2. Top of the piano. An abandoned tropical corner where Aardman Animation seem to be filming an adult movie.

1. Back garden. Sit and listen to birds twitter. That's what I like to do.

Number 25

"Helen, I need to talk to you about the cover design ... and by the way, I've recently noticed the thick dark hairs on your hands. I like that."

Number 23 update

I wrote it. I posted it. I'm very proud to be his father, and I told him. It felt good to write it, and I hope it will make him feel good.

Monday, 14 July 2014

Number 24

I was quite excited when I opened this on Sunday morning, because I'd read about these 'laughter clubs' in India, and thought it all sounded like ... well, a laugh. I was amazed and really pleased there was one five minutes from our house. I'd read that simply by starting to laugh artificially in a large group, you automatically start to really laugh, which releases all kinds of beneficial chemicals*.
Apparently, laughter evolved in humans because our natural groups were too large for grooming** to work as the bonding thing. Tests have shown, and anyone who's been to a good comedy night knows, that laughing with a big group of strangers makes you feel good about yourself and about the people you're laughing with.
I set off excited about the buzz I was about to get from mass laughter, but realized I didn't have the five pounds to pay for the session, so had to nip to the cashpoint. I wasn't stressed – the laughter of 30 or 40 people would cover the sound of me sneaking in a bit late. I'd just go to the back of the crowd and slowly tune in to what was happening.
I parked up at five past six and pushed open the door. A lady of a similar age to me was standing there watching the doorway. There was no one else there. 'Laughter yoga?' I said, awkwardly. 'It's the Wimbledon men's final', she said, looking concerned. She peered out of the window. 'I don't think even Audrey's coming '.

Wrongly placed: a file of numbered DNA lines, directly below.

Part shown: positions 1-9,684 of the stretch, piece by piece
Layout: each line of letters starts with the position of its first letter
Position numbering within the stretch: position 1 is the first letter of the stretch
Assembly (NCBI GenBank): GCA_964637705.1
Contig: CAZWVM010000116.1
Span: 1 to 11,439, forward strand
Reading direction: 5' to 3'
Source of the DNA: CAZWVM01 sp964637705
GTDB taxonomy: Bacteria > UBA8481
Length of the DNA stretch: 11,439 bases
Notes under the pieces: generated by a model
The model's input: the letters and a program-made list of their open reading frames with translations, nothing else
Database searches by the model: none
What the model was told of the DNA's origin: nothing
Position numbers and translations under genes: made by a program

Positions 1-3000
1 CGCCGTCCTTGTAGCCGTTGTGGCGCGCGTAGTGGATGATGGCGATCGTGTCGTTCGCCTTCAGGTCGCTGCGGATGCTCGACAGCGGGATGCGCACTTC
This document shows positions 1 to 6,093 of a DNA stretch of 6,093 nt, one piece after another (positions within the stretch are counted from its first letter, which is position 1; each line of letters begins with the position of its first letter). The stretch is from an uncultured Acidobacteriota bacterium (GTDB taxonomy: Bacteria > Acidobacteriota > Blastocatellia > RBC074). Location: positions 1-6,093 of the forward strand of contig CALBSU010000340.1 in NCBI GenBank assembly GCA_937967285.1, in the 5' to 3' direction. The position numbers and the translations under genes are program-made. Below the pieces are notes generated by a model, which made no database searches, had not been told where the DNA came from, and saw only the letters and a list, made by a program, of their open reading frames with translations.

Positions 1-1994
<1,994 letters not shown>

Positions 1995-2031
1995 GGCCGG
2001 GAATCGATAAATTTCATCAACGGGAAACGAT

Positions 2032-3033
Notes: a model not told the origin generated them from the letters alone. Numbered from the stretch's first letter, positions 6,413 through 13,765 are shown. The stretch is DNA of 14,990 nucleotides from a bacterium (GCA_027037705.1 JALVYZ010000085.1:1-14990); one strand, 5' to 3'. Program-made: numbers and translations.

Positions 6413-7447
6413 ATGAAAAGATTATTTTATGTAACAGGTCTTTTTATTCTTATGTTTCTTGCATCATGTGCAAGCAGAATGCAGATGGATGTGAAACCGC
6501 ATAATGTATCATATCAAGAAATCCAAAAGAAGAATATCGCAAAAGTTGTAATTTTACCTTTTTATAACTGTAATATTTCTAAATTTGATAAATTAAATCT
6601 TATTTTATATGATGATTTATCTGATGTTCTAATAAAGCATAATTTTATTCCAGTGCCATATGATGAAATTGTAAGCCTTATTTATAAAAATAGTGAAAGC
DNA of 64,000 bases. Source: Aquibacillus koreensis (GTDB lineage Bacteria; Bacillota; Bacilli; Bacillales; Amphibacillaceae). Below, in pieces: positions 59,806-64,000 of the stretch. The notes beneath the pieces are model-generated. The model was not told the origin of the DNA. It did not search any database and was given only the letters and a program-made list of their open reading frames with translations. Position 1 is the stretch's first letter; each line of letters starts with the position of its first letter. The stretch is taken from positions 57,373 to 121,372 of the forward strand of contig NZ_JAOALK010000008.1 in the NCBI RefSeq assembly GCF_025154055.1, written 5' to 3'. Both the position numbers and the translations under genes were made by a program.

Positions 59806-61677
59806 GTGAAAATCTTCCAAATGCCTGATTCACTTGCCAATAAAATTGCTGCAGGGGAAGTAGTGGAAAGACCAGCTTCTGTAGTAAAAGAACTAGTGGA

This already wasn't the free-wheeling, hide-in-a-crowd-primal scream thing I was hoping for.
'I'm Caroline – I'm the teacher ...' - another lady appeared – similar age, similar look of embarrassment and horror - '... and this is Sue – it's her yoga room'. She leant so desperately out of the window that she almost fell out. 'I'm just wondering if Audrey will be coming ...'. By ten past six we were all resigned to the uncomfortable scenario. 'Shall we start?' said Caroline, meaning 'Please can we not do this?' 'Yes!' I said, enthusiastically, but thinking 'Please can we not do this?'. 'Let's stand in a circle!' said Sue. But her eyes didn't lie – they were saying, 'Please can we not do this?'. 'Just a second,' I said. I went over to the window, praying that Audrey was there. Whatever Audrey was.
'So ... let's start with some ha ha ha, ho ho hos with clapping!', said Caroline. 'OK!!!' I said, keenly, hoping she was about to offer the option of losing an eye. Caroline and Sue started off the activity, peeping to check I was throwing myself in to the same extent as they were.
I remembered from reading about laughter yoga that the teacher is a) not supposed to be funny, and b) not supposed to talk much at all. Caroline was breaking both these rules from the start – she was talking non-stop and, fortunately, very funny. In fact both the women were natural physical comics. During the improvised comedy-catch game, my forced laughter immediately turned real as we did ridiculous dummy throws and fancy catches. I also started to realize how surreal the whole thing was, which also made me laugh, so after five minutes, I was laughing twice at the same time, which is always a plus.